The alliance will enable SIA to operate its Airbus A380 superjumbos to New Zealand for the first time, progressively replacing daily services using the smaller Boeing 777-300ER, the firms said in a joint statement.
Air New Zealand will launch daily services between Auckland and Singapore using newly refitted Boeing 777-200ER aircraft, the statement said, replacing five flights currently operated by SIA.
Air New Zealand last operated flights to Singapore in 2006.
Singapore’s affluent population has become a key target for global tourist destinations.
“Singapore’s luxury travel market appears to offer a huge opportunity for New Zealand, with local demand for high-end travel matching the Asian-wide upswing,” Tourism New Zealand said on its website.
The two carriers are aiming to boost their capacity between Singapore and New Zealand by up to 30 percent.
SIA’s daily Singapore-Christchurch service will continue as part of the alliance.
The deal will also expand Air New Zealand’s connectivity to the rest of the world through SIA’s extensive network.
Air New Zealand passengers will be able to access codeshare travel on the SIA network to Europe, Southeast Asia and Africa, as well as on the network of SIA’s regional subsidiary, SilkAir.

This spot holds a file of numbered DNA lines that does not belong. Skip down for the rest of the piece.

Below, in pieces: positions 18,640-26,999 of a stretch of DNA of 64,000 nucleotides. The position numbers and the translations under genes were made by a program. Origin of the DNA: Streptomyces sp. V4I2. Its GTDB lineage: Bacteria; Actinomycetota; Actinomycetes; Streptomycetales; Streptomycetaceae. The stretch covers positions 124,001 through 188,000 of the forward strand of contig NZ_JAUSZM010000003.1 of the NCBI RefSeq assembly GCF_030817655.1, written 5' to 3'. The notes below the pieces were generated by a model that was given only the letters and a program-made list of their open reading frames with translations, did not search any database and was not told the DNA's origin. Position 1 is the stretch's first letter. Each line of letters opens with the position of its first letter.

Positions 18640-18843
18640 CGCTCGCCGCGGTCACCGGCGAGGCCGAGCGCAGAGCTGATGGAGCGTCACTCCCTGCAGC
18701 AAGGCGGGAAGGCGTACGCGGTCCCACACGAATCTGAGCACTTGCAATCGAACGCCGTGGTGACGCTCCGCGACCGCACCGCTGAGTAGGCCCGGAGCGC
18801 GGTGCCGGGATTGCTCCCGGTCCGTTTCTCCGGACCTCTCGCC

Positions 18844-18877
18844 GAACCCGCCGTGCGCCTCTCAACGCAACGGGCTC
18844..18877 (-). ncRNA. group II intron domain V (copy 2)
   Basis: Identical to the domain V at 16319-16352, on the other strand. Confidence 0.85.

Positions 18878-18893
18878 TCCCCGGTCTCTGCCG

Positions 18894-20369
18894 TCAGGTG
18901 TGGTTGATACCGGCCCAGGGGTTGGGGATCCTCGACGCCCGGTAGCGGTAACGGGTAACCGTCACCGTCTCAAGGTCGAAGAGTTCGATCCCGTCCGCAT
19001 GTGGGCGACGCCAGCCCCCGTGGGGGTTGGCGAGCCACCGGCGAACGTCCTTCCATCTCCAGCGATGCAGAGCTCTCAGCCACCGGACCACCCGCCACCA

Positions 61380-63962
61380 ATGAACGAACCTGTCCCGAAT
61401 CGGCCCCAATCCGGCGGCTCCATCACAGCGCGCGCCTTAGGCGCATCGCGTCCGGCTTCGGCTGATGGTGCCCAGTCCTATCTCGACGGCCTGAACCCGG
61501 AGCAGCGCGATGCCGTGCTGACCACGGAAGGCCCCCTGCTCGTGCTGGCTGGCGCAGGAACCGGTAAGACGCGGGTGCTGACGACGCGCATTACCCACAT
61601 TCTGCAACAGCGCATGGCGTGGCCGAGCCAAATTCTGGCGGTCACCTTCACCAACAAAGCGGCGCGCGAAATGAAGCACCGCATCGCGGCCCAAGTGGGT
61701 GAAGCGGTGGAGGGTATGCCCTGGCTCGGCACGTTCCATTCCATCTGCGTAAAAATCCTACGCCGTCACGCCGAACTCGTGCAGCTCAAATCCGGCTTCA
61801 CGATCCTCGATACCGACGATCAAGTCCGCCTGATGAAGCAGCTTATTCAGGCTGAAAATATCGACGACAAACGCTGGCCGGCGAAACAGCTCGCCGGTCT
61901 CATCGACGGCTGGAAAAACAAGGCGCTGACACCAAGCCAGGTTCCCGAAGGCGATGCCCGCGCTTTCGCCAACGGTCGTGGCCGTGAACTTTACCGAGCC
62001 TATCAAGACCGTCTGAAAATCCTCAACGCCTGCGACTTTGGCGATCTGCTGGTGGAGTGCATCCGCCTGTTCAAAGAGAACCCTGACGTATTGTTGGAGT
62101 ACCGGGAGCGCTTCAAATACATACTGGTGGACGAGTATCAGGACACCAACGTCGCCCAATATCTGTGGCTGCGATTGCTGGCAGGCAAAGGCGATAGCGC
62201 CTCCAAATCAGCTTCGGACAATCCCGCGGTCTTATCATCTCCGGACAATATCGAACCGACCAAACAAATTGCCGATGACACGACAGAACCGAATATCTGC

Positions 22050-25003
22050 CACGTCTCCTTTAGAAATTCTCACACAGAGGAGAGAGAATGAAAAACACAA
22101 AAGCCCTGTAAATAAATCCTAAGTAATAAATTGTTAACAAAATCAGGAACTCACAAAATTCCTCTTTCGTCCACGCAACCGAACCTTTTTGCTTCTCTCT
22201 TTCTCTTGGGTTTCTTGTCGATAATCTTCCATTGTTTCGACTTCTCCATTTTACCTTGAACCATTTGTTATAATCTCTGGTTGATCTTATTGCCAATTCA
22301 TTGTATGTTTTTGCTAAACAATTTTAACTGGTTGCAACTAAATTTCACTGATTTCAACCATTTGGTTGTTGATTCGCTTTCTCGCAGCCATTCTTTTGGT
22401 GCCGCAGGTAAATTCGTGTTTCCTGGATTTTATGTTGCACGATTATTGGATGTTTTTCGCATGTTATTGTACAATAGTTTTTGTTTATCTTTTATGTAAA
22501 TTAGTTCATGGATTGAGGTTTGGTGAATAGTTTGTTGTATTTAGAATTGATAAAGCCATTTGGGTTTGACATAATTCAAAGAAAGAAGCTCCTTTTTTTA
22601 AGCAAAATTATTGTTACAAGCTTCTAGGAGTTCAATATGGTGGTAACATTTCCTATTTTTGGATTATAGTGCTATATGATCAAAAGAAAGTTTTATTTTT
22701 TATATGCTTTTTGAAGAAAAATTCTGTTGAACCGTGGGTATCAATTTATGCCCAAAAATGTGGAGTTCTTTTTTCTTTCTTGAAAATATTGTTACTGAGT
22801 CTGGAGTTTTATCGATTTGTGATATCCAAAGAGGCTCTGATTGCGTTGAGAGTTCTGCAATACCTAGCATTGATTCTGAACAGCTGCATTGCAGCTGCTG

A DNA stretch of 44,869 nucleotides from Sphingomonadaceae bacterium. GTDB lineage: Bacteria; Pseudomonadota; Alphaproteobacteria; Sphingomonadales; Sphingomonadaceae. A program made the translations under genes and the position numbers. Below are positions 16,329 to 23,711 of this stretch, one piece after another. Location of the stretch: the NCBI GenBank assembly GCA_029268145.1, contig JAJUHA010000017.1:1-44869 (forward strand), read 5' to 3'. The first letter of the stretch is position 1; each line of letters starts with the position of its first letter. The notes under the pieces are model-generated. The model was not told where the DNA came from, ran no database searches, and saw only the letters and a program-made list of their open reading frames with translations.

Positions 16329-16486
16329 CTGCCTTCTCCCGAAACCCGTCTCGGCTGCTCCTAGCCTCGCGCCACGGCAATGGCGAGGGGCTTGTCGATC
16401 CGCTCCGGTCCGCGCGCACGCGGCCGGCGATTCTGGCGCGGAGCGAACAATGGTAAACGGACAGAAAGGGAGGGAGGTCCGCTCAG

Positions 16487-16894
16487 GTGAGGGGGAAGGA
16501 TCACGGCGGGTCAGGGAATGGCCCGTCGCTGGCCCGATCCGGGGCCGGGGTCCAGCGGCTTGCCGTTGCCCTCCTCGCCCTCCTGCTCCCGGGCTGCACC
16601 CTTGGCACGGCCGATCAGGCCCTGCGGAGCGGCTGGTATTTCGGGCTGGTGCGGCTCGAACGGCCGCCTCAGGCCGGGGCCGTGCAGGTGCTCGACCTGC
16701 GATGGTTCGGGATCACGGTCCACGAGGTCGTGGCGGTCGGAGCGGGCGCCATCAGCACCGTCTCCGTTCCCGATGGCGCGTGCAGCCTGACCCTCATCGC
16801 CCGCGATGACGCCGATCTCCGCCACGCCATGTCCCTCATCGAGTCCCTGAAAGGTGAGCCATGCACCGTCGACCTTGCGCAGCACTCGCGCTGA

SIA customers will in turn enjoy codeshare travel across the Air New Zealand domestic network and to the Pacific islands.
“This alliance is another example of our commitment to the important Southwest Pacific market, and our commitment to the further enhancement of our network,” said SIA chief executive Goh Choon Phong.
Air New Zealand chief executive Christopher Luxon said the tie-up “clearly fits our business objectives of working with the right partners in the right markets to deliver seamless customer journeys”.
He told reporters the partnership with SIA is the “cornerstone” of Air New Zealand’s business strategy because of its international scope.
Air New Zealand’s alliance with Cathay Pacific is limited to serving Hong Kong and southern China and its partnership with ANA is restricted to the Japanese market, Luxon noted.
The two carriers are seeking approval for the deal from the Competition Commission of Singapore and the New Zealand Minister of Transport, and said flights under the new alliance could start as early as December this year.